who do you practice yoga for?
“Since I started doing yoga a few months ago, I feel like a new person. I want you to know that now I consciously try to be peaceful. Even when I’m not doing yoga, I think about what you say in class and I try to make a conscious decision to be peaceful. It’s not easy,” Erica told me one Monday after savasana. “I think: what would I want my daughter to see? Then I make a conscious effort to be peaceful.” Erica’s daughter is 18 months old and adorable. She wears twirly dresses and glitter shoes and her grin is obscured only by her big white pacifier. Erica works in a high-stress environment with pre-schoolers who are in the foster care system. ‘Peaceful’ would be the last word I would choose to describe her daily schedule. But Erica is motivated by a deep wellspring of love, which only outlasts her wellspring of patience once in a while.
Erica does yoga for her daughter. In a moment of silence at the end of every yoga class, Erica experiences a profound peace. Her intention, or sankalpa, of peacefulness acts as a ‘call to awakening,’ in her daily experiences. Without an intention, yoga poses are merely movements of the body. But with an intention, it is the backdrop to an inner awakening: we often feel like a new person.
New people have new habits: new responses to frustrations (traffic?), new reactions to stressors (children? bosses?), new judgments on failures (ending a relationship?), new answers to questions (life’s meaning and vocation?), even new opinions on collective actions (communal conflict?). Other people tend to notice these new responses and habits—transformation does not go unnoticed. Penny says that she channels all her work frustration into a big, big, big, yoga breath: just when she’s about ready to yell at her (much younger and slightly annoying) co-workers, she instead, remembers her yoga. And takes a big breath. And calms down. And responds like a leader and mentor should respond: with compassion.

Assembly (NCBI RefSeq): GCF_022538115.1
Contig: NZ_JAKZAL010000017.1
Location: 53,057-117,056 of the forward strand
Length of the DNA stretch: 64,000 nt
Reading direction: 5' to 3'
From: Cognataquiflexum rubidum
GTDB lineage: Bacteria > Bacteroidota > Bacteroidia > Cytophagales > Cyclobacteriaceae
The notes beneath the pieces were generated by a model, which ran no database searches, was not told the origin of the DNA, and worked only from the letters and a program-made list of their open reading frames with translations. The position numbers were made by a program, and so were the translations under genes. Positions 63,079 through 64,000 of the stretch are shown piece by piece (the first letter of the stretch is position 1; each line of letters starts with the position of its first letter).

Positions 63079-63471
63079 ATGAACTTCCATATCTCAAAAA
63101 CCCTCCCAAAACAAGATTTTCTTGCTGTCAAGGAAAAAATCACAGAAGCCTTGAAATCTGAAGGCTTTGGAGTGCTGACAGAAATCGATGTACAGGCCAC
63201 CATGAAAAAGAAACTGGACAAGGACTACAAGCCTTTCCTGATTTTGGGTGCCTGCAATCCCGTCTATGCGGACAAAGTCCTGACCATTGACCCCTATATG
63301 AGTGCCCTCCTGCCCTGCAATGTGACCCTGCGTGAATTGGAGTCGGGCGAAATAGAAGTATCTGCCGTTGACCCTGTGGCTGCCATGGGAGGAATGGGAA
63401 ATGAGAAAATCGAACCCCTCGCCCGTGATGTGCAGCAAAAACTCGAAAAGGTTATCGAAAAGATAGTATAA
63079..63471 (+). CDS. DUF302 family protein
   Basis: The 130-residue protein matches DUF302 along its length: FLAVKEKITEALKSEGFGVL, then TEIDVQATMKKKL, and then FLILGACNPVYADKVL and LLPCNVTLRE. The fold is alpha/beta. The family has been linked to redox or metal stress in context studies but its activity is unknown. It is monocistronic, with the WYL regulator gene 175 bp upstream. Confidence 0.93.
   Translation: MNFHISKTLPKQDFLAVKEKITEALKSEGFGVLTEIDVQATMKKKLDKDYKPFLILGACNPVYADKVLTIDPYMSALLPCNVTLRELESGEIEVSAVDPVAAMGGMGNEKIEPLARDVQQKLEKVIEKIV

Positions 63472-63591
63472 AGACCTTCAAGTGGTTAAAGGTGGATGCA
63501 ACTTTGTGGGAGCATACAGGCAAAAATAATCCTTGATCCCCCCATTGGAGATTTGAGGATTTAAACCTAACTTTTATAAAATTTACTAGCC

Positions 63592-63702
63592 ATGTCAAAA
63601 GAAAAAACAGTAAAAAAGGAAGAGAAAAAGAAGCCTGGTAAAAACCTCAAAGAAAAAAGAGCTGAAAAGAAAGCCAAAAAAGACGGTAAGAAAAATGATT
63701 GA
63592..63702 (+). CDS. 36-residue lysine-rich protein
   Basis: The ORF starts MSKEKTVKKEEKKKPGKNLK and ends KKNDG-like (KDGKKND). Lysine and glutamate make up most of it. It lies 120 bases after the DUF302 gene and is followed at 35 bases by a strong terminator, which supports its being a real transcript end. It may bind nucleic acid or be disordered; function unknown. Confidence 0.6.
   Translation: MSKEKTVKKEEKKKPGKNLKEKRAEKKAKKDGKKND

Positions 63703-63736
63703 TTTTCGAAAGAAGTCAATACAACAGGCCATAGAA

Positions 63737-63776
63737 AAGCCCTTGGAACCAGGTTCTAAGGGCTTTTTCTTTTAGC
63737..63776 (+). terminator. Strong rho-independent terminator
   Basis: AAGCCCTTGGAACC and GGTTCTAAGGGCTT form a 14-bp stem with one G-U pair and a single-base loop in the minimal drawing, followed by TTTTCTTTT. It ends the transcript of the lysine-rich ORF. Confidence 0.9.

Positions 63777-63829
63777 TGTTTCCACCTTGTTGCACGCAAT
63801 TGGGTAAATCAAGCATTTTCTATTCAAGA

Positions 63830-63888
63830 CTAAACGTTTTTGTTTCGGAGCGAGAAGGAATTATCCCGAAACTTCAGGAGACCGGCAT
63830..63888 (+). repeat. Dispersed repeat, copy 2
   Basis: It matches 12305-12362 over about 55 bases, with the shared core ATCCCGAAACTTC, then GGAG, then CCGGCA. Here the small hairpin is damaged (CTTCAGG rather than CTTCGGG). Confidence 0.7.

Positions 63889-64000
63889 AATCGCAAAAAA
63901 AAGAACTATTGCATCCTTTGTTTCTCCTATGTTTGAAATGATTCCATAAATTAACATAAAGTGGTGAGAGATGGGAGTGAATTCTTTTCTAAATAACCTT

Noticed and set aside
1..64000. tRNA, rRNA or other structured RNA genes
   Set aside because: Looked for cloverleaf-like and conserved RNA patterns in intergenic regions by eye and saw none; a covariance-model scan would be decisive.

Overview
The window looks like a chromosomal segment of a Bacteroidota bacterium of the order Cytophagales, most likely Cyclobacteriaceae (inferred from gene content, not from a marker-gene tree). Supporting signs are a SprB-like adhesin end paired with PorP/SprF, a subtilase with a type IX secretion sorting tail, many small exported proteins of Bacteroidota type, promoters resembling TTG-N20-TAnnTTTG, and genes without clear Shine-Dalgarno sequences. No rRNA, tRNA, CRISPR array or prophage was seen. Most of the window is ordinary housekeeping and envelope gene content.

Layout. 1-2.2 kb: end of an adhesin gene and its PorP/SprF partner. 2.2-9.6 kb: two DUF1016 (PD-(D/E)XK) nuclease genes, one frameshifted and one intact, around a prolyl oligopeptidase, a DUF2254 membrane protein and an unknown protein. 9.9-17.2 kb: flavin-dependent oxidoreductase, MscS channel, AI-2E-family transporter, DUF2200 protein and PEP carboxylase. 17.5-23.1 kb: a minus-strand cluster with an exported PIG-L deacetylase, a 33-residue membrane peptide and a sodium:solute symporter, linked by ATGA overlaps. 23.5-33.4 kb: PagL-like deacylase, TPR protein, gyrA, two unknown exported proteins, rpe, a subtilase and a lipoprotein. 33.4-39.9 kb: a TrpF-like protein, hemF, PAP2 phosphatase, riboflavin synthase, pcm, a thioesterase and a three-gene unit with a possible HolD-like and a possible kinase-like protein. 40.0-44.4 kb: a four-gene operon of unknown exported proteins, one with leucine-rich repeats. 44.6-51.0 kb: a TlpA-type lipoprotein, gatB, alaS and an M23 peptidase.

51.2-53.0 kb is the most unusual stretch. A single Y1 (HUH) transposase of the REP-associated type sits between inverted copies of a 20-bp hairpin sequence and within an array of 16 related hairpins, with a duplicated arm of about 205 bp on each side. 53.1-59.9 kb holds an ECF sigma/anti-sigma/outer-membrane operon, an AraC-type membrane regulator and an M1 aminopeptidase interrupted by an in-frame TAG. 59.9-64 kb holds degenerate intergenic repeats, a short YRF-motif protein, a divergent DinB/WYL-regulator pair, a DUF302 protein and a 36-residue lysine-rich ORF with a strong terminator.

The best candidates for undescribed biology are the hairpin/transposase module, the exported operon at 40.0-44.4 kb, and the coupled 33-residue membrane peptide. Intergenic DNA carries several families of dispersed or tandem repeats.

Yoga simply makes you nicer. And people notice.
Author and yoga teacher Max Strom writes:
“To choose to transform, heal, and grow is the dynamic and noble path that so few take but all of us admire.” – M. Strom, There is no App for Happiness
In other words, when you change your life by becoming happier, healthier and more whole, people notice.
So my question is: who are YOU practicing yoga for?
Erica practices for her daughter: she wants her daughter to experience happiness, kindness and peacefulness in their household. Penny practices for her team at work: she wants to mentor and inspire her co-workers and manage her team with integrity.
Who do you practice yoga for? Ask yourself this question every time you practice. You breathe for yourself, yes. You breathe to regain balance, kindness and truth in your life. But you breathe for others too. For your grandson, because you want to be able to sit on bleachers and watch his baseball game. For your sister, because she annoys you so much you want to scream. For your co-workers, because without yoga you might go insane. For your husband, because you cherish his love even when he leaves all the dirty dishes in the sink and forgets to take out the trash. For your boss, because you wish her good health and good fortune, even if you find her work ethic absurd. For your community, because you wish for safe neighborhoods. For humanity, because you believe that peace is possible. You are breathing for hundreds of generations before you and hundreds of generations after you.
Who do you practice for?
Think about it and let me know,